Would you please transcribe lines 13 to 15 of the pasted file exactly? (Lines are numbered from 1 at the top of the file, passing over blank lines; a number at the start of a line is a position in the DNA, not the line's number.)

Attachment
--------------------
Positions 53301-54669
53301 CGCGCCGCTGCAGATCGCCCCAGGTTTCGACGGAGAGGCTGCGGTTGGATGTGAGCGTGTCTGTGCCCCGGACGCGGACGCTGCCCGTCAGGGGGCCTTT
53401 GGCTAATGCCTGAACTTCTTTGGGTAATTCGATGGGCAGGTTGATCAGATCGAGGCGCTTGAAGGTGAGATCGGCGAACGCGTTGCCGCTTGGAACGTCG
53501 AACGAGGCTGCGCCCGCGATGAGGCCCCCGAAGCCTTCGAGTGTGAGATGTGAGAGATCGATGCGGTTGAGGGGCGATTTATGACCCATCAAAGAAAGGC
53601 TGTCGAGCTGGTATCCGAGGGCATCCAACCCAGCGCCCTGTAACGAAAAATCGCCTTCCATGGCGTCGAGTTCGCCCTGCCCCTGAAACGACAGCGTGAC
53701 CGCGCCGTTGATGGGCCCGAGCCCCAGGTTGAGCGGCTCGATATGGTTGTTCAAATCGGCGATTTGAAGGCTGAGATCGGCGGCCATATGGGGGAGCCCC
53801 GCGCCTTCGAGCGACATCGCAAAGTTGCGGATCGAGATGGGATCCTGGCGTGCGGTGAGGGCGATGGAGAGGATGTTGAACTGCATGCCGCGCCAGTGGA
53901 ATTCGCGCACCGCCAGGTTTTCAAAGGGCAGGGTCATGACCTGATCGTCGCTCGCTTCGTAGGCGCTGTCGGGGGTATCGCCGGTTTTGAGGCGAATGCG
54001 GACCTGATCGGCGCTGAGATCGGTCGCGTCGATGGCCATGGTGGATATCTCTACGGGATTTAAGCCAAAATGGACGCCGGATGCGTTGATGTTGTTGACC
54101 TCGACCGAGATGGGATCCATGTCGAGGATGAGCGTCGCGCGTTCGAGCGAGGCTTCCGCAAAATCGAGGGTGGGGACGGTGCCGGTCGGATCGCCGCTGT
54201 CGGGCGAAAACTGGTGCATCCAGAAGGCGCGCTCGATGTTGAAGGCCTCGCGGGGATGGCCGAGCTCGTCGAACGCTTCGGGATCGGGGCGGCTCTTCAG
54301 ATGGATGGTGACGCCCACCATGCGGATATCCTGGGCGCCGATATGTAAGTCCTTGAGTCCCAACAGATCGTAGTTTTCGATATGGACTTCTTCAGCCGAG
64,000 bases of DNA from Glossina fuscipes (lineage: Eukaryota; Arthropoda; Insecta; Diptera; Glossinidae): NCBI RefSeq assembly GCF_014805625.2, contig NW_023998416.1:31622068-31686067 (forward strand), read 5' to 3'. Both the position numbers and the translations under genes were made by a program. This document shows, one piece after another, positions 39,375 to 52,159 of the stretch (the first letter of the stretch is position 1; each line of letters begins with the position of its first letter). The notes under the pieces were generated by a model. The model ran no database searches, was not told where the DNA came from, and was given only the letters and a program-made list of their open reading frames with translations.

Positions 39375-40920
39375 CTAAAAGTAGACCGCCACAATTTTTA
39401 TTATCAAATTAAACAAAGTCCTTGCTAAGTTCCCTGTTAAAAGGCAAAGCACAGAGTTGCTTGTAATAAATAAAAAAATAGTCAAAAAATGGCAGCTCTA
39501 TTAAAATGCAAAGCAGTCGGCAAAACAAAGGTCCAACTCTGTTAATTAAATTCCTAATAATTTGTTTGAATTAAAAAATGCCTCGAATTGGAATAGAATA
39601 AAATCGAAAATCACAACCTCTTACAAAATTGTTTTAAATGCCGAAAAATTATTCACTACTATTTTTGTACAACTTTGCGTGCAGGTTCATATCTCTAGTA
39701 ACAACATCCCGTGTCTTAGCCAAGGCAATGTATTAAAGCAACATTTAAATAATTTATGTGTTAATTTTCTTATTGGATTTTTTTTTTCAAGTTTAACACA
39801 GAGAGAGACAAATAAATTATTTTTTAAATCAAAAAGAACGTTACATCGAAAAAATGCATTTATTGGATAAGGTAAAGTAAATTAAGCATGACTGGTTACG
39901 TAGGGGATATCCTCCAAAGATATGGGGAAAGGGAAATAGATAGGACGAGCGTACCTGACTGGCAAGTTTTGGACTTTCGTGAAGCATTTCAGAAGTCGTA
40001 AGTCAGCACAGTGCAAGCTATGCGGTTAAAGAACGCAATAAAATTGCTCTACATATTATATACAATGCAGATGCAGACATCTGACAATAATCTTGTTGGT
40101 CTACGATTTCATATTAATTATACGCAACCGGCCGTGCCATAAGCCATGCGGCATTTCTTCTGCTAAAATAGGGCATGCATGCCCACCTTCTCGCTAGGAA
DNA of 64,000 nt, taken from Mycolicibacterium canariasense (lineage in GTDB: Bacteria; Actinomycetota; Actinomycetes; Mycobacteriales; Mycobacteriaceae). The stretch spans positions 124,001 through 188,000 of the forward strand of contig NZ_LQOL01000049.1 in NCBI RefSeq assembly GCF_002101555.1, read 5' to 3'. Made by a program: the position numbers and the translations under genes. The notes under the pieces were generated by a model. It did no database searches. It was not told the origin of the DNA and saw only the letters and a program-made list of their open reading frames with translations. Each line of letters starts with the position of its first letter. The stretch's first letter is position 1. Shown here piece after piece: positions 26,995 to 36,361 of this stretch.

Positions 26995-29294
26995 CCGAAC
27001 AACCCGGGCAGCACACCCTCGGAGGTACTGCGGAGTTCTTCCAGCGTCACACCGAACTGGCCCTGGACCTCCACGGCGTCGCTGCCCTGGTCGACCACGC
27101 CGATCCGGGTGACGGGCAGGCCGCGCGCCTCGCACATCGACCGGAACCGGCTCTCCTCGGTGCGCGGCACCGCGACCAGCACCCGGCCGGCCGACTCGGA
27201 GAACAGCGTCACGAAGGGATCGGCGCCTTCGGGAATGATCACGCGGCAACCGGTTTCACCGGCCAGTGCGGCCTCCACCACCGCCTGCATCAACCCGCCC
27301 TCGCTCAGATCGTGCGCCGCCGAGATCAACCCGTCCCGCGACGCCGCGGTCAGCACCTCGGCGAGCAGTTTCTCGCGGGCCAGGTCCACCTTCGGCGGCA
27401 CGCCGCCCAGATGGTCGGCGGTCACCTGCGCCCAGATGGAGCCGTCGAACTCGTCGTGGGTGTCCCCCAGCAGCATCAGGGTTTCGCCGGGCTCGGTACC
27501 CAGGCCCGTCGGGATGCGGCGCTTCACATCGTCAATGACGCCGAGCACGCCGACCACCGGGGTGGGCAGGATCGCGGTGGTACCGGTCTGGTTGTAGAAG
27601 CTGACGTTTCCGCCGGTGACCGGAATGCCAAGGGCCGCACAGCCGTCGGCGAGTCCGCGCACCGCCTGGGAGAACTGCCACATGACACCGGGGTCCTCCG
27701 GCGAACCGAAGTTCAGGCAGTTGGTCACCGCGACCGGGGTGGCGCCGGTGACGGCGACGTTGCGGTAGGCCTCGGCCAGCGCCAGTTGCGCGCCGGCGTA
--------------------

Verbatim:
64,000 bases of DNA from Glossina fuscipes (lineage: Eukaryota; Arthropoda; Insecta; Diptera; Glossinidae): NCBI RefSeq assembly GCF_014805625.2, contig NW_023998416.1:31622068-31686067 (forward strand), read 5' to 3'. Both the position numbers and the translations under genes were made by a program. This document shows, one piece after another, positions 39,375 to 52,159 of the stretch (the first letter of the stretch is position 1; each line of letters begins with the position of its first letter). The notes under the pieces were generated by a model. The model ran no database searches, was not told where the DNA came from, and was given only the letters and a program-made list of their open reading frames with translations.

Positions 39375-40920
39375 CTAAAAGTAGACCGCCACAATTTTTA